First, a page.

“Through my journey so far, I’ve found that in a lot of circles I’ve been entering, I’m had to justify. prove why I deserve to be in those circles … kind of like your experiences … as you fight those mental and psychological struggles … what would you say when you have to continuously justify why you deserve to be where you are?”
“Chapter Three,” Michael-Key deadpanned to laughter, before Obama addressed a question that many of the young men, all striving in an atmosphere where expectations for them aren’t as high as they should, or could be, said:
“One of the things that I point out and I want you all to remember is: There’s all kinds of affirmative action in this world, especially in colleges. Colleges have the responsibilities and right to apply students who look like a bunch of different things. They admit because they’re athletes. They admit people because they’re scholars. They admit people because they’re musicians. They admit students because they’re wealthy, and their parents will donate. They admit students because there’s an alumni connection, so the question you should ask people who approach you is: Why is your status questioned versus anyone else’s?
“Universities are looking for — and should be looking for — a diverse array of experiences, people from different backgrounds because if everybody looked the same and experienced life the same way, what would these conversations be like, just a bunch of people agreeing with each other? But the other thing you have to remember is that they admitted you for a reason. None of these schools want to have high attrition. I’ve worked for universities. … I’ve been a dean of students. I know that schools think long and hard before they let anybody in because they don’t want you to fail because that looks bad on them. … They want you to succeed, so you’re there because they know that you can.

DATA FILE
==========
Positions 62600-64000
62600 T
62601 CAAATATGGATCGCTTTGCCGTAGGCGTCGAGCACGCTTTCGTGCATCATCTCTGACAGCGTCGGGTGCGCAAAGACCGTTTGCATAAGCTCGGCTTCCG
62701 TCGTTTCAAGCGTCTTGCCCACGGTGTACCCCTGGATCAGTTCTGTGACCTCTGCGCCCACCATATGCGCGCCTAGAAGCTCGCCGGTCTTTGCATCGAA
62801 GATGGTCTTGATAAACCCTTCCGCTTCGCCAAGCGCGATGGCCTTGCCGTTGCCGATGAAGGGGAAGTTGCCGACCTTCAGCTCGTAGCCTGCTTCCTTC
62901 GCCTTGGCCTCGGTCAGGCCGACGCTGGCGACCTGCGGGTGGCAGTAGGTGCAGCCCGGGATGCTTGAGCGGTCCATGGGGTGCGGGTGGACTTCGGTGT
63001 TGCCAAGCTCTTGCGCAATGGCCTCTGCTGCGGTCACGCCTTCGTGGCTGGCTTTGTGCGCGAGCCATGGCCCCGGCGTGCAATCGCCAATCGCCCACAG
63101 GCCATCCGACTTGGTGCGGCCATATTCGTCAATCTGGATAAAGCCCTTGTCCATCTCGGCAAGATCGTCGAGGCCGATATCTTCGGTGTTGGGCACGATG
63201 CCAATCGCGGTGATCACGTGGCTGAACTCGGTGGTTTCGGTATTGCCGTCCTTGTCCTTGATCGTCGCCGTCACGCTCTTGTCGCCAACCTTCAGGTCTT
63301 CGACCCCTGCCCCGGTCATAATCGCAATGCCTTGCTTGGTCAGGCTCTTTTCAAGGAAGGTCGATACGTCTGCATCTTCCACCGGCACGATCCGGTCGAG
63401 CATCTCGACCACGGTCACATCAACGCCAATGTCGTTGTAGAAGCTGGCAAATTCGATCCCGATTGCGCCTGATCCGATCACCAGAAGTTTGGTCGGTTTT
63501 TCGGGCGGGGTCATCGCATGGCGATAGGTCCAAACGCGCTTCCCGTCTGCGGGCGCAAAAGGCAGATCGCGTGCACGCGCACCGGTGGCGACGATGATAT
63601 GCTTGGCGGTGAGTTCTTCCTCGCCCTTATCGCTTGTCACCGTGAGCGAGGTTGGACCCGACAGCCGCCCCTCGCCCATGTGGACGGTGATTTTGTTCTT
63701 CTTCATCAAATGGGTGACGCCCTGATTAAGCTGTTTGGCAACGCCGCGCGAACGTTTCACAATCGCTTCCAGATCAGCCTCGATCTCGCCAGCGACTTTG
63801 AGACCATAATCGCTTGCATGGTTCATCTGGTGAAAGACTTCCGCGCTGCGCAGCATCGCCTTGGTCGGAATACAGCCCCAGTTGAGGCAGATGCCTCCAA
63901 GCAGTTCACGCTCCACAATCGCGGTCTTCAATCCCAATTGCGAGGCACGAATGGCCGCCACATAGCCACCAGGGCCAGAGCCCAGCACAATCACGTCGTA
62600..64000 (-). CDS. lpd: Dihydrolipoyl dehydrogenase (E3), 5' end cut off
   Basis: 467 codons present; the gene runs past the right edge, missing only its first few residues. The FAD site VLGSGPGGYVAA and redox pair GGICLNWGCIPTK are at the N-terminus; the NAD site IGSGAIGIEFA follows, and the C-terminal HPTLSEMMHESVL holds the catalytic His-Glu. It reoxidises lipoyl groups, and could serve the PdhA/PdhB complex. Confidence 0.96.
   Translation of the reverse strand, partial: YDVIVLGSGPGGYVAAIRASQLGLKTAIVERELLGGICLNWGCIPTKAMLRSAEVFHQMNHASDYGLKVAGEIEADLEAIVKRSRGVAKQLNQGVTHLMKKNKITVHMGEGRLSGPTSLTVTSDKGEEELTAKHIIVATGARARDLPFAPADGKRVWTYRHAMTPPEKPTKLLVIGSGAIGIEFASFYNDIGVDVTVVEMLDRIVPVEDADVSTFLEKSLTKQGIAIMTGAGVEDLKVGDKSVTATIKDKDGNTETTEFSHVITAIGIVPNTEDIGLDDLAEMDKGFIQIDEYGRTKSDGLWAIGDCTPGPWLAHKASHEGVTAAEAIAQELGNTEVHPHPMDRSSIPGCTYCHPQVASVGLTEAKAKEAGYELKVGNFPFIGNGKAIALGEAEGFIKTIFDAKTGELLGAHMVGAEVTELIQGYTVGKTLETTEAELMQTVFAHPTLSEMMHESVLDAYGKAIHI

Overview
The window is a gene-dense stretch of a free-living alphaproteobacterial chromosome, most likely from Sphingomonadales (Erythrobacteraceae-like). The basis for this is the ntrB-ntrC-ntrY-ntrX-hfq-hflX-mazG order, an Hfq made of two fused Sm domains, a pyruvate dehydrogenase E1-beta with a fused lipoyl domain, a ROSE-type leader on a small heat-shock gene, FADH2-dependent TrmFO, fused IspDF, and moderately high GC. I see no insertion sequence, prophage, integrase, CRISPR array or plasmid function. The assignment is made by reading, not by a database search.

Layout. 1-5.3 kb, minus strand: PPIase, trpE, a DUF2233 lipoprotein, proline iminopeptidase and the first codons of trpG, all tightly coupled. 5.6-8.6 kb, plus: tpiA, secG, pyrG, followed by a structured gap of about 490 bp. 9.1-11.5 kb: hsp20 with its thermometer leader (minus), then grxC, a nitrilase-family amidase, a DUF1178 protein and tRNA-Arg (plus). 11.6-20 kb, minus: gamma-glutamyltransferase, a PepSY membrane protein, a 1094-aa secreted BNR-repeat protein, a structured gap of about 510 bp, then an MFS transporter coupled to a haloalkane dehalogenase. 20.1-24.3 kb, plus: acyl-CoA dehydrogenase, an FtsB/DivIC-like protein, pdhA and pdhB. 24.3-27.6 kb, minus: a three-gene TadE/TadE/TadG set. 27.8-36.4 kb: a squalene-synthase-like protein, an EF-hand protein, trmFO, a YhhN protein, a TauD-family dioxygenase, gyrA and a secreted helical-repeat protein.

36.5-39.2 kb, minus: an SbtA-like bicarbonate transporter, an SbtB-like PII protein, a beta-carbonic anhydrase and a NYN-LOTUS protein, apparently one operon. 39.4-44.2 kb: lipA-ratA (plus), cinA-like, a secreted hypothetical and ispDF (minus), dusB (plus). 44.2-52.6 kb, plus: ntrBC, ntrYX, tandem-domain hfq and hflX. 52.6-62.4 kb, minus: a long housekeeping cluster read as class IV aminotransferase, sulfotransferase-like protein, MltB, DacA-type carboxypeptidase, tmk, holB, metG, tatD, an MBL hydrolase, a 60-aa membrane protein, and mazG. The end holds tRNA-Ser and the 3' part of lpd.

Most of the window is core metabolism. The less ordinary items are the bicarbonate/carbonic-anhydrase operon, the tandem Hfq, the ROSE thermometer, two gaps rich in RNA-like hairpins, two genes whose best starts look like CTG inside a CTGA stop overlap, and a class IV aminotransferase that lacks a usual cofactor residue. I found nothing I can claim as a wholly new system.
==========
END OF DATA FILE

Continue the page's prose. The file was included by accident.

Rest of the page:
“So … you’re the person that has to get out of your head. Trust me. It will continue beyond college, no matter where we go. There were people who thought that Barack couldn’t be a good president. There were people who questioned whether I would be a good first lady. My brother gets questioned all the time about whether he’s qualified or able, and we all face those things. That doesn’t go away. But you have to practice knowing who you are and focus on just doing the work day by day. That’s really all you can do.”
And in just that moment, with that short speech to those 18 young men, those future doctors, actors, engineers, psychologists, architects, sports reporters, automotive designers, computer scientists, physical therapists, she gave them the world according to Michelle Obama, the world she has been explaining on how she became.
For every young person, male or female, who is becoming and trying to figure out how, her advice is apt. But something Michael-Key said applies as well.
“If you’re here, you’re supposed to be here,” he told them. “We have an ocean of doubt swirling around us all the time, but if you’re here you’re supposed to be here.”
Those young men, who will remember yesterday and the lesson for a lifetime, must also remember something widely attributed to W.C. Fields: It’s not what they call you. It’s what you answer to.
And that is why Obama’s book — and story — are so important. As we, whether we are women, men, American, African-American, political or not, decide what we are becoming, we must choose to be comfortable knowing that no one else can decide where we belong.